Thursday, March 26, 2009

Food as Fuel

I don't generally think of food this way, but every now and then--a few days before payday, for example, when I'm short on cash and relying on a couple of dollars a day to see me through--I come to think of what I eat as sustenance, something to get me by rather than something I savor. And some weeks, I just end up making a whole bunch of meh - either the recipe doesn't work out quite right, or my heart isn't in it, or it just isn't what my brain and body wants that day. That was the case with a couple of dishes I made this week--both of which, to add insult to culinary injury, I had really been looking forward to. The first was a posole recipe I adapted from Serious Eats. With hominy, chicken thighs, chile powder (homemade) and a generous jolt of cilantro, I thought there was no way to go wrong. But the recipe was just... off. Too much broth, not enough flavor, and weird instructions for trying out the chicken fat that just resulted in flabby skin. (I rescued the skin by panfrying it, but the bloom was off the rose). The second was red beans and rice with sausage, which--at no fault to the sausage, which was amazing turkey andouille homemade by my coworker Jonah--ended up too thick, somehow both overcooked and undercooked, and somewhat tacky in texture. Maybe it was the fact that we were out of white rice (I used brown basmati) but even a small serving ended up being too much food for a person to confront.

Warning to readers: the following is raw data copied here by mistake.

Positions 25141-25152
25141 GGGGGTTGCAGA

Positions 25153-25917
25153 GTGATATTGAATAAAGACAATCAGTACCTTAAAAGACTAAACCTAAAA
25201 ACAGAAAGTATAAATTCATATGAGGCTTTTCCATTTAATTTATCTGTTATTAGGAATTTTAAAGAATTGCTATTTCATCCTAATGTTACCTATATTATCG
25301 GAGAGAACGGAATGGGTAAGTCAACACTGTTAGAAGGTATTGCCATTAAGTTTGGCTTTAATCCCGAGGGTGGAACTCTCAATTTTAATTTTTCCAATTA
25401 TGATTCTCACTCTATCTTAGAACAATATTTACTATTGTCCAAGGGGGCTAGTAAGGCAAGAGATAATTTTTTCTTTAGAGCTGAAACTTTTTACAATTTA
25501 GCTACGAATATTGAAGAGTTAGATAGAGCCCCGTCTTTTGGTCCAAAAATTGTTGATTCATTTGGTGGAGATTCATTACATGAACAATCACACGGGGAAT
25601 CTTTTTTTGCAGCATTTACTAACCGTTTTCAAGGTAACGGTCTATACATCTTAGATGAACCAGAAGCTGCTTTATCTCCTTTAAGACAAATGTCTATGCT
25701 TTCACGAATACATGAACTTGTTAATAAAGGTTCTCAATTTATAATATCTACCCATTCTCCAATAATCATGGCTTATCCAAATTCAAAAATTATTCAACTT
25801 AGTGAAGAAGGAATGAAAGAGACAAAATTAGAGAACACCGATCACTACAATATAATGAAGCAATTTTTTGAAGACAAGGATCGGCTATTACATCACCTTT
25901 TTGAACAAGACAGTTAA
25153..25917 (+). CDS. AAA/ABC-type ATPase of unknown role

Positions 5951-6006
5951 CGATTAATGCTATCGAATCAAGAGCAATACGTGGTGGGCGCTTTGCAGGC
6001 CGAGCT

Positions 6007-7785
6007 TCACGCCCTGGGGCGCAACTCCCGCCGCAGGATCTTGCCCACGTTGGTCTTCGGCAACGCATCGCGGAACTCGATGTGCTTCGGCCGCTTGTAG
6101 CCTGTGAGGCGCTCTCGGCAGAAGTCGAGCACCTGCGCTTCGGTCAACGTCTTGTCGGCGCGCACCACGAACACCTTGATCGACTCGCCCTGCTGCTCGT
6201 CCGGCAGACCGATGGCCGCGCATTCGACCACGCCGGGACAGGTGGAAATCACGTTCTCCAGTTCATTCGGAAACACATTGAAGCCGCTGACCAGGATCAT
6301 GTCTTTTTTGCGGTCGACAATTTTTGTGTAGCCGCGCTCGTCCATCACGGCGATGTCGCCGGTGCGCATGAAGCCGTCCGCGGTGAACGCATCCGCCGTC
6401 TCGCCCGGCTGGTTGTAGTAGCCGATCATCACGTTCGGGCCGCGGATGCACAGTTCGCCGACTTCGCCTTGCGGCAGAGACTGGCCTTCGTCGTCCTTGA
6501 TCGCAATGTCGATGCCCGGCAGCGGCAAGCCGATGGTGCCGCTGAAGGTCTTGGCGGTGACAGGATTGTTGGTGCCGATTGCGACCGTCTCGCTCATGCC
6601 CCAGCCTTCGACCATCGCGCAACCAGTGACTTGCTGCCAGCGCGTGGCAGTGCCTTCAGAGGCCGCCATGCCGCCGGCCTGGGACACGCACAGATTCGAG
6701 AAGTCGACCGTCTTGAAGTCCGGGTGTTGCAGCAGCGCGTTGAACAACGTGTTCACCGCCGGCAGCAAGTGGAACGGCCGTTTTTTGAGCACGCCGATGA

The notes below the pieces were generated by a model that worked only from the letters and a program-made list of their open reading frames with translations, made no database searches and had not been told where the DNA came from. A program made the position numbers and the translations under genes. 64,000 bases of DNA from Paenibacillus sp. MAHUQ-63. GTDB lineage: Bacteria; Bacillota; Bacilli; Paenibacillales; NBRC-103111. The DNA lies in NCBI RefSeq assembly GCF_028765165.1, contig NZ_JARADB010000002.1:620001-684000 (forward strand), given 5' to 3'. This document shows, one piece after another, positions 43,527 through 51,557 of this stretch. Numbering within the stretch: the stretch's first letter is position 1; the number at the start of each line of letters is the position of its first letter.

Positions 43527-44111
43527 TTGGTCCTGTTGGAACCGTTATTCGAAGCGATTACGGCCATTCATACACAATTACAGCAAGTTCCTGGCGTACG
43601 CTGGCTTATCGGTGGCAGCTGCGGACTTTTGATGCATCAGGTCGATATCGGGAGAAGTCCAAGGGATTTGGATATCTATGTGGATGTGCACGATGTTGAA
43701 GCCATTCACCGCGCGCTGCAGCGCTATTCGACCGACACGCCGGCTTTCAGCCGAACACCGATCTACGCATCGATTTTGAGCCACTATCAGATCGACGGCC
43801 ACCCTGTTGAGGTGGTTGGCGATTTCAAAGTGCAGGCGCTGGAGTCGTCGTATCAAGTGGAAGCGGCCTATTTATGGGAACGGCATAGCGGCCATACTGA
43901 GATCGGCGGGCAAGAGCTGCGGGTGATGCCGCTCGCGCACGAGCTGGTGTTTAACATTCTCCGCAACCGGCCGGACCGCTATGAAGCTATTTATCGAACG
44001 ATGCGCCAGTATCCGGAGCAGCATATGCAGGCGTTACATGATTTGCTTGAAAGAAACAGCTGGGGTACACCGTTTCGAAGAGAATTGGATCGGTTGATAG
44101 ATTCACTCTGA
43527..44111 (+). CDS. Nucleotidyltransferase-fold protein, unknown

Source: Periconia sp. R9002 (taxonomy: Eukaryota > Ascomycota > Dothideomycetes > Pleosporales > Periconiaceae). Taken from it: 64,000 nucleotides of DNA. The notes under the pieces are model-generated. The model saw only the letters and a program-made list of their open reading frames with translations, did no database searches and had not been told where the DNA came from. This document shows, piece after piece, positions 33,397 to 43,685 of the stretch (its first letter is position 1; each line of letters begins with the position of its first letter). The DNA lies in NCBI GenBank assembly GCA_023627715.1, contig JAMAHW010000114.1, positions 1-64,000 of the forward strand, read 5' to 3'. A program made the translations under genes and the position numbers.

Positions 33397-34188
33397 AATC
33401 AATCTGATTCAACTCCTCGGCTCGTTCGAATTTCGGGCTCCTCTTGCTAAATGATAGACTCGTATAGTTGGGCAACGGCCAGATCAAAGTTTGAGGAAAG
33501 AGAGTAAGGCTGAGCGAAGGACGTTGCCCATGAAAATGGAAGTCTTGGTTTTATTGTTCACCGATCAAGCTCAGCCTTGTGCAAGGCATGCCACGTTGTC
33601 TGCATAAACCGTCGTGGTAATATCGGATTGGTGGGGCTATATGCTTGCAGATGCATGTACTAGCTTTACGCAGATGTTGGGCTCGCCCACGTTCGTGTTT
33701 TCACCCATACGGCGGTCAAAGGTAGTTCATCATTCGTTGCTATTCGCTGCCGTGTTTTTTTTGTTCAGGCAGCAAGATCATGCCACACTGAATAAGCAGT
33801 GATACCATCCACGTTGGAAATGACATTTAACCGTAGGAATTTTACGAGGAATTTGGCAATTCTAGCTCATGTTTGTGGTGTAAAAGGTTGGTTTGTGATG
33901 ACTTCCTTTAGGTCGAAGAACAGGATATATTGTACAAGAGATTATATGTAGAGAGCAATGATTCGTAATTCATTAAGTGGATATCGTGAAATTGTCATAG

Given that losing streak, I'm a bit nervous about the dinner I have planned for later this week--Mark Bittman's Hainanese chicken, which calls for simmering a whole chicken in water with ginger and garlic and serving it with a spicy pan sauce. I've made--and loved--simply prepared chicken before, but my recent string of so-so culinary experiments has made me long for something assertive, spicy, and altogether unfamiliar. Sigh--maybe next week.

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